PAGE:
Although Nirmathas is primarily a nation of small villages scattered about its plains and forests, it does have a number of larger cities. The biggest of these is the capital of Tamran on Lake Encarthan. Smaller settlements include Crossfen and Kassen located in the northern part of the Fangwood, the druid encampment of Crystalhurst, Skelt in the western plains, and the independent dwarven cities of Glimmerhold and Kraggodan in the Mindspin Mountains.
Nirmathas is surrounded by numerous enemies: to its south lies Molthune, its parent nation and the country that Nirmathas has unofficially been at war with since its inception. To its west lies Nidal, the home of fell shadow beasts and the foul aristocracy that commands them. To the north lies the orc-infested Hold of Belkzen, whose inhabitants' warlike ways are a constant threat to lasting peace.
Like Nidal, Varisia lies to the west but Varisia could not be classed as an enemy. Furthermore, Nirmathas does have one friendly neighbor on its northern border: the nation of Lastwall. Both countries share a respect for one other, and though they do not give each other direct military aid (as Lastwall is also an ally of Molthune), they both share a common enemy in the orcs of Belkzen.
The inhabitants of Nirmathas are primarily humans of Chelaxian and Varisian stock, though they tend to judge a creature on its actions rather than its race or ethnicity. The people of Nirmathas are renowned for their love of individual freedom and hatred of bureaucratic meddling and repression, putting them at odds with the two nations that have previously ruled over them (see the History section above). Even within the cities, most people pride themselves on their independence and self-reliance, although such traits are less necessary. This attitude does have its drawbacks: Nirmathas effectively functions without a higher government, with each town and village running it own affairs.
The Nirmathi prefer to worship gods of nature, such as Gozreh, Erastil, and the Green Faith, and those who champion noble causes, such as the goddess Iomedae. Forest Marshal Garvik recently outlawed the worship of Razmir in Nirmathas in order to deter the Living God's troublesome priests, even though temples of Razmir already exist.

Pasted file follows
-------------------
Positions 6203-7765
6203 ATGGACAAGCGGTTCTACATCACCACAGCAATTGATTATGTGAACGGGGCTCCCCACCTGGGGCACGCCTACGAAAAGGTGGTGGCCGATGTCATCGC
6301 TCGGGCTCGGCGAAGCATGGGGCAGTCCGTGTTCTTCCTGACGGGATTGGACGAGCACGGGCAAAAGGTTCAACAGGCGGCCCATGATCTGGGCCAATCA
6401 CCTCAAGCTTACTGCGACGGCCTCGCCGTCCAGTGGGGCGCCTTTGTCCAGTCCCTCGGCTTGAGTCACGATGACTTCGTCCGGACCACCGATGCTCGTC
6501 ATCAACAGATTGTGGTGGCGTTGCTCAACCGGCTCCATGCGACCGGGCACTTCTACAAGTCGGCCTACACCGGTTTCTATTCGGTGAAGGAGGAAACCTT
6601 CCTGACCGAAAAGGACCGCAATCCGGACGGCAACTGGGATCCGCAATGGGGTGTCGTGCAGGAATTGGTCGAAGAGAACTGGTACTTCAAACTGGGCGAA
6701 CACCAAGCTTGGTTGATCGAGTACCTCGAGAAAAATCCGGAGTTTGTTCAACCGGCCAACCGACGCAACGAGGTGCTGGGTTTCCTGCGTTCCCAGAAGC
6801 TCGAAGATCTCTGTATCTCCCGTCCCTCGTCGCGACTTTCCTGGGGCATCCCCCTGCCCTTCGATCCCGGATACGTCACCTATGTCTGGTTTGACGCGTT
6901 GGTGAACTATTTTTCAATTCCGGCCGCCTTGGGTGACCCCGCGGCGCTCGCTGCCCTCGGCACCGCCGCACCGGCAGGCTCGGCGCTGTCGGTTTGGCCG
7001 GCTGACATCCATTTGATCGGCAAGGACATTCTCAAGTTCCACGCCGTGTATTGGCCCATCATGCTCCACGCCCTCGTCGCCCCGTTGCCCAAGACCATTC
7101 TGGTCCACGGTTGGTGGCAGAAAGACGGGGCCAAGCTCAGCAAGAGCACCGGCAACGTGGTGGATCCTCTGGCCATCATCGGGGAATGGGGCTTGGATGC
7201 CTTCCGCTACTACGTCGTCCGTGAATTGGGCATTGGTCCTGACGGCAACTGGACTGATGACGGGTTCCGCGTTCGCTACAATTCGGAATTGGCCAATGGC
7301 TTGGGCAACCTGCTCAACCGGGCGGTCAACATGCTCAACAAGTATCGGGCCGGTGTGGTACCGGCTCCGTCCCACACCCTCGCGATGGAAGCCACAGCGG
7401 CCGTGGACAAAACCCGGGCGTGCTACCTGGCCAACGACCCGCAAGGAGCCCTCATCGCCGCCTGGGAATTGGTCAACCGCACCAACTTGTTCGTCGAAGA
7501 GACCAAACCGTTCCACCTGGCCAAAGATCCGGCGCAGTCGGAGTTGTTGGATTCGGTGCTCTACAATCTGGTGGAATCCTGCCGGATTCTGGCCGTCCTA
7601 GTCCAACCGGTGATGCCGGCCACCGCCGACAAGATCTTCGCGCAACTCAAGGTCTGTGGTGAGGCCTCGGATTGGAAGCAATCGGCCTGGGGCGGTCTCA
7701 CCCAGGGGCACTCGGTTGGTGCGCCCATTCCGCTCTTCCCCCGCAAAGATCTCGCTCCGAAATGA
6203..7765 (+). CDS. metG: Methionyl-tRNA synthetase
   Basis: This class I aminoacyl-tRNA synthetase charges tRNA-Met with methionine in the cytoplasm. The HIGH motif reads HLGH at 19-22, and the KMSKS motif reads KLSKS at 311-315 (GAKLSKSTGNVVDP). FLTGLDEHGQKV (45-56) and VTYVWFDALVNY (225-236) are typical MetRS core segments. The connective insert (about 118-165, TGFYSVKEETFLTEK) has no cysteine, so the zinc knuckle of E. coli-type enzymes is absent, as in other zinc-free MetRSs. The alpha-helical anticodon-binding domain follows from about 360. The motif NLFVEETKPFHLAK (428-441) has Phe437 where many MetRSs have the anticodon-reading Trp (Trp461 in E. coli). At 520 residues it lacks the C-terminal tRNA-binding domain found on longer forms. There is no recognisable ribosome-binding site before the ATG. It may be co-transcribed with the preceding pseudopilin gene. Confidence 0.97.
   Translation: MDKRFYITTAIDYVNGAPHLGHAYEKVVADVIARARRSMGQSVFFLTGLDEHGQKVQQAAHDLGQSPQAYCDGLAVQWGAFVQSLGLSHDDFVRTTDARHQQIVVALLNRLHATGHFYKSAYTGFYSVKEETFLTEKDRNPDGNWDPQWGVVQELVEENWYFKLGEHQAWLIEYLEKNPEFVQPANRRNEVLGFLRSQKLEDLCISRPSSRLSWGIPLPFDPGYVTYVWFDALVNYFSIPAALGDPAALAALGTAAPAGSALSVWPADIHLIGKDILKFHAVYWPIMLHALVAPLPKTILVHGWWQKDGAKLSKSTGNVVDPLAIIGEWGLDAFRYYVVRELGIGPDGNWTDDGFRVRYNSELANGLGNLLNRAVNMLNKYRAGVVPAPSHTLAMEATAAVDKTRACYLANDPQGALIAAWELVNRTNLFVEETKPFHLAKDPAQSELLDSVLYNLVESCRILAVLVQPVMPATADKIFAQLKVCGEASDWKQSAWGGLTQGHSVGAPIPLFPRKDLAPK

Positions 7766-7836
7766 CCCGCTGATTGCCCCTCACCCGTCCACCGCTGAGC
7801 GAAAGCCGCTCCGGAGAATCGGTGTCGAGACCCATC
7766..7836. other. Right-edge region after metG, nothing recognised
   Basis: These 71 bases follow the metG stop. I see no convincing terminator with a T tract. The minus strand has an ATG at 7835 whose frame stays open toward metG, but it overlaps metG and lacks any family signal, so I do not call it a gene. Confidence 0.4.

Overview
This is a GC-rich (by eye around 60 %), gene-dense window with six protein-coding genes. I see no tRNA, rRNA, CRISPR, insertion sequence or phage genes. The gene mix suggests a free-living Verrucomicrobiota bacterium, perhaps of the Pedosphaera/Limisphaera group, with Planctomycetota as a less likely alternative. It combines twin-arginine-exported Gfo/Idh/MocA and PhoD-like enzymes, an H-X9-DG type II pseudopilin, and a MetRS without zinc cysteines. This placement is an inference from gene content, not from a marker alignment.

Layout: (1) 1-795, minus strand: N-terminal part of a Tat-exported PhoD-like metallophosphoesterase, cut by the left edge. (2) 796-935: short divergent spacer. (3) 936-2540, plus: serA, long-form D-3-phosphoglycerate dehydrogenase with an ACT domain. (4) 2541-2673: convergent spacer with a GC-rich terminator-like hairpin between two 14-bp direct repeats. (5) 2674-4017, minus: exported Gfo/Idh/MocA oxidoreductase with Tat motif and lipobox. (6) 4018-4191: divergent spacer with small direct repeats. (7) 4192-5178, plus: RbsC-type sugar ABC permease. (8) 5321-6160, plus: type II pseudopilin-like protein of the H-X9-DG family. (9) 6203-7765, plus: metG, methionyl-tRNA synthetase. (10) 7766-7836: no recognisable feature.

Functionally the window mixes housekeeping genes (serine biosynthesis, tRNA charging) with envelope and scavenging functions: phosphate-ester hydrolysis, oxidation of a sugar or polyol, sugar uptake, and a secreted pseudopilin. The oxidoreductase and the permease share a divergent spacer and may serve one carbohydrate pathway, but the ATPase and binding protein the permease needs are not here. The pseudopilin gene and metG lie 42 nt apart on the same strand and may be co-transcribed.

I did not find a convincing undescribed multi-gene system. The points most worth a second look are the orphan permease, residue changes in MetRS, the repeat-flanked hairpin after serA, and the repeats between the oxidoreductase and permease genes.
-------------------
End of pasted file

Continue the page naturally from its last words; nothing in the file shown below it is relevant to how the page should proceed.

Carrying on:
- Erik Mona et al. (2008). Campaign Setting, p. 247. Paizo Publishing, LLC. ISBN 978-1-60125-112-1
- James Jacobs et al. (2011). The Inner Sea World Guide, p. 138-139. Paizo Publishing, LLC. ISBN 978-1-60125-269-2
- James Jacobs et al. (2011). The Inner Sea World Guide, p. 183. Paizo Publishing, LLC. ISBN 978-1-60125-269-2
- James Jacobs et al. (2011). The Inner Sea World Guide, p. 36. Paizo Publishing, LLC. ISBN 978-1-60125-269-2
- James Jacobs et al. (2011). The Inner Sea World Guide, p. 139. Paizo Publishing, LLC. ISBN 978-1-60125-269-2
- James Jacobs et al. (2011). The Inner Sea World Guide, p. 265. Paizo Publishing, LLC. ISBN 978-1-60125-269-2
- James Jacobs et al. (2011). The Inner Sea World Guide, p. 140. Paizo Publishing, LLC. ISBN 978-1-60125-269-2
- Rob McCreary. (2015). Foreword: "To Market, To Market". Forge of the Giant God, p. 65-66. Paizo Inc. ISBN 978-1-60125-727-7
- Erik Mona et al. (2008). Campaign Setting, p. 112-113. Paizo Publishing, LLC. ISBN 978-1-60125-112-1
- James Jacobs et al. (2011). The Inner Sea World Guide, p. 13. Paizo Publishing, LLC. ISBN 978-1-60125-269-2
- James Jacobs et al. (2011). The Inner Sea World Guide, p. 22. Paizo Publishing, LLC. ISBN 978-1-60125-269-2
- James Jacobs et al. (2011). The Inner Sea World Guide, p. 236. Paizo Publishing, LLC. ISBN 978-1-60125-269-2
- Ron Lundeen, Jason Nelson, David N. Ross, and David Schwartz. (2015). Black Markets, p. 22. Paizo Inc. ISBN 978-1-60125-789-5
- James Jacobs et al. (2011). The Inner Sea World Guide, p. 159. Paizo Publishing, LLC. ISBN 978-1-60125-269-2
- Dennis Baker, et al. (2014). Advanced Class Origins, p. 12. Paizo Inc. ISBN 978-1-60125-674-4